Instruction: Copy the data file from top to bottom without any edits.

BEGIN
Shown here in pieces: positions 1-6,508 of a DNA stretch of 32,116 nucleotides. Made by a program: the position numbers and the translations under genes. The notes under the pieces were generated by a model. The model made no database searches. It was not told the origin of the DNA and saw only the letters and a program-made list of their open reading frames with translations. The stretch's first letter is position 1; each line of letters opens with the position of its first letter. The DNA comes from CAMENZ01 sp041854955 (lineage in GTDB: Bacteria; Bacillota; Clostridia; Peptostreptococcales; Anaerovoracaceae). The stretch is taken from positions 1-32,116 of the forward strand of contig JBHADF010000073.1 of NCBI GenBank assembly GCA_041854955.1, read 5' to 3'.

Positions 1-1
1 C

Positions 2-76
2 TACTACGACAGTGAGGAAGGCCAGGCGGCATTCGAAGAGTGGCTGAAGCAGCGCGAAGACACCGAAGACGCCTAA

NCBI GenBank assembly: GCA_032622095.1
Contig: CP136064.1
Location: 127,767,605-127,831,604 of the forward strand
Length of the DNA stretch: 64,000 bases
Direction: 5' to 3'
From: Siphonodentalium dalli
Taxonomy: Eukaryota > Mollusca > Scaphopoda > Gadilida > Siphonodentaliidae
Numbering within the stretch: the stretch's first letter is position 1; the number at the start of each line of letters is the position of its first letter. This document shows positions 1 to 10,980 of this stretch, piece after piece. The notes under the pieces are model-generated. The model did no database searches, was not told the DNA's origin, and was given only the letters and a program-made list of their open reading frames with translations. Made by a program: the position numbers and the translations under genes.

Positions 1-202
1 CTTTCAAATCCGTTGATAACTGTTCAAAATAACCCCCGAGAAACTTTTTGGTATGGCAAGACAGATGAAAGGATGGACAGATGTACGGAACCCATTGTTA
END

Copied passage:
Shown here in pieces: positions 1-6,508 of a DNA stretch of 32,116 nucleotides. Made by a program: the position numbers and the translations under genes. The notes under the pieces were generated by a model. The model made no database searches. It was not told the origin of the DNA and saw only the letters and a program-made list of their open reading frames with translations. The stretch's first letter is position 1; each line of letters opens with the position of its first letter. The DNA comes from CAMENZ01 sp041854955 (lineage in GTDB: Bacteria; Bacillota; Clostridia; Peptostreptococcales; Anaerovoracaceae). The stretch is taken from positions 1-32,116 of the forward strand of contig JBHADF010000073.1 of NCBI GenBank assembly GCA_041854955.1, read 5' to 3'.

Positions 1-1
1 C

Positions 2-76
2 TACTACGACAGTGAGGAAGGCCAGGCGGCATTCGAAGAGTGGCTGAAGCAGCGCGAAGACACCGAAGACGCCTAA

NCBI GenBank assembly: GCA_032622095.1
Contig: CP136064.1
Location: 127,767,605-127,831,604 of the forward strand
Length of the DNA stretch: 64,000 bases
Direction: 5' to 3'
From: Siphonodentalium dalli
Taxonomy: Eukaryota > Mollusca > Scaphopoda > Gadilida > Siphonodentaliidae
Numbering within the stretch: the stretch's first letter is position 1; the number at the start of each line of letters is the position of its first letter. This document shows positions 1 to 10,980 of this stretch, piece after piece. The notes under the pieces are model-generated. The model did no database searches, was not told the DNA's origin, and was given only the letters and a program-made list of their open reading frames with translations. Made by a program: the position numbers and the translations under genes.

Positions 1-202
1 CTTTCAAATCCGTTGATAACTGTTCAAAATAACCCCCGAGAAACTTTTTGGTATGGCAAGACAGATGAAAGGATGGACAGATGTACGGAACCCATTGTTA